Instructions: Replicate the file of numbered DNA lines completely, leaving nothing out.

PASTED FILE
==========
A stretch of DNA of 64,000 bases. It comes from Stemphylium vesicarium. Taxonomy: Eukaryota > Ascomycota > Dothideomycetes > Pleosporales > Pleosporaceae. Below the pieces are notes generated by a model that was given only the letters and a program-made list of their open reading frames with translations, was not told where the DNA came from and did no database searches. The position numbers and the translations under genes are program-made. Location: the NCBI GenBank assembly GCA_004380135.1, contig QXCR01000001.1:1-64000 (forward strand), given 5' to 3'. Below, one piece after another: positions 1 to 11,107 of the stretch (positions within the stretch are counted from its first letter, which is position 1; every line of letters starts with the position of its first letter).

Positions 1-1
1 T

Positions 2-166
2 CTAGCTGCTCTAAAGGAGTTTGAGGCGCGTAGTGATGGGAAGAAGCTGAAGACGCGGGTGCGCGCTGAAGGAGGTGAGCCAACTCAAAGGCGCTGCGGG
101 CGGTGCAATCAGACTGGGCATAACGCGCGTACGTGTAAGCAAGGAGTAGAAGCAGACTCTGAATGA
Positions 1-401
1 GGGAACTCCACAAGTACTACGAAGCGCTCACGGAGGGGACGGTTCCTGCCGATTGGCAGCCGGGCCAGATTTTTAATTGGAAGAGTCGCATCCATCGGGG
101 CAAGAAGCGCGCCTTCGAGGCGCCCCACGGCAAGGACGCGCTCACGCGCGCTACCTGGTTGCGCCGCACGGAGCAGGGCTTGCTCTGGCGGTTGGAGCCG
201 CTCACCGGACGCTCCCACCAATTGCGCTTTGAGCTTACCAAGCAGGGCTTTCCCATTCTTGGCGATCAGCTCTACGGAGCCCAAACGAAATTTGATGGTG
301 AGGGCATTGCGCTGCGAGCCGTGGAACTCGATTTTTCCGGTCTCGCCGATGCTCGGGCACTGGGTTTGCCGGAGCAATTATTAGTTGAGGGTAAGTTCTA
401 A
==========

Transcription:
A stretch of DNA of 64,000 bases. It comes from Stemphylium vesicarium. Taxonomy: Eukaryota > Ascomycota > Dothideomycetes > Pleosporales > Pleosporaceae. Below the pieces are notes generated by a model that was given only the letters and a program-made list of their open reading frames with translations, was not told where the DNA came from and did no database searches. The position numbers and the translations under genes are program-made. Location: the NCBI GenBank assembly GCA_004380135.1, contig QXCR01000001.1:1-64000 (forward strand), given 5' to 3'. Below, one piece after another: positions 1 to 11,107 of the stretch (positions within the stretch are counted from its first letter, which is position 1; every line of letters starts with the position of its first letter).

Positions 1-1
1 T

Positions 2-166
2 CTAGCTGCTCTAAAGGAGTTTGAGGCGCGTAGTGATGGGAAGAAGCTGAAGACGCGGGTGCGCGCTGAAGGAGGTGAGCCAACTCAAAGGCGCTGCGGG
101 CGGTGCAATCAGACTGGGCATAACGCGCGTACGTGTAAGCAAGGAGTAGAAGCAGACTCTGAATGA
Positions 1-401
1 GGGAACTCCACAAGTACTACGAAGCGCTCACGGAGGGGACGGTTCCTGCCGATTGGCAGCCGGGCCAGATTTTTAATTGGAAGAGTCGCATCCATCGGGG
101 CAAGAAGCGCGCCTTCGAGGCGCCCCACGGCAAGGACGCGCTCACGCGCGCTACCTGGTTGCGCCGCACGGAGCAGGGCTTGCTCTGGCGGTTGGAGCCG
201 CTCACCGGACGCTCCCACCAATTGCGCTTTGAGCTTACCAAGCAGGGCTTTCCCATTCTTGGCGATCAGCTCTACGGAGCCCAAACGAAATTTGATGGTG
301 AGGGCATTGCGCTGCGAGCCGTGGAACTCGATTTTTCCGGTCTCGCCGATGCTCGGGCACTGGGTTTGCCGGAGCAATTATTAGTTGAGGGTAAGTTCTA
401 A